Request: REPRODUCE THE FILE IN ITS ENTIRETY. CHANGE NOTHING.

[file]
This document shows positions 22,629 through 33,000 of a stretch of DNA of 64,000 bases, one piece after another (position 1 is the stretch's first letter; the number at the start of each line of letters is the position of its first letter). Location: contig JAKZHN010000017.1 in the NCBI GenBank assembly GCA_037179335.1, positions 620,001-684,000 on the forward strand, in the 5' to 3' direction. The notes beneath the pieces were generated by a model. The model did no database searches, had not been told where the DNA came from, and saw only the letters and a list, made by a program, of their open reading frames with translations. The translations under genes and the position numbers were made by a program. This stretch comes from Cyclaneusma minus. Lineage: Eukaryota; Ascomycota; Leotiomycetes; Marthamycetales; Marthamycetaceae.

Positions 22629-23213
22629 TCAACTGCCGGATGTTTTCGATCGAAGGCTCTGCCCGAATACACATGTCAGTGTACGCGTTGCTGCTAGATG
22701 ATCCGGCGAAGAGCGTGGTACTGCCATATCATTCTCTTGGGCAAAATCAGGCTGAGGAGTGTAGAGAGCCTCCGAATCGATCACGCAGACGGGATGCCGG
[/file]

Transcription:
This document shows positions 22,629 through 33,000 of a stretch of DNA of 64,000 bases, one piece after another (position 1 is the stretch's first letter; the number at the start of each line of letters is the position of its first letter). Location: contig JAKZHN010000017.1 in the NCBI GenBank assembly GCA_037179335.1, positions 620,001-684,000 on the forward strand, in the 5' to 3' direction. The notes beneath the pieces were generated by a model. The model did no database searches, had not been told where the DNA came from, and saw only the letters and a list, made by a program, of their open reading frames with translations. The translations under genes and the position numbers were made by a program. This stretch comes from Cyclaneusma minus. Lineage: Eukaryota; Ascomycota; Leotiomycetes; Marthamycetales; Marthamycetaceae.

Positions 22629-23213
22629 TCAACTGCCGGATGTTTTCGATCGAAGGCTCTGCCCGAATACACATGTCAGTGTACGCGTTGCTGCTAGATG
22701 ATCCGGCGAAGAGCGTGGTACTGCCATATCATTCTCTTGGGCAAAATCAGGCTGAGGAGTGTAGAGAGCCTCCGAATCGATCACGCAGACGGGATGCCGG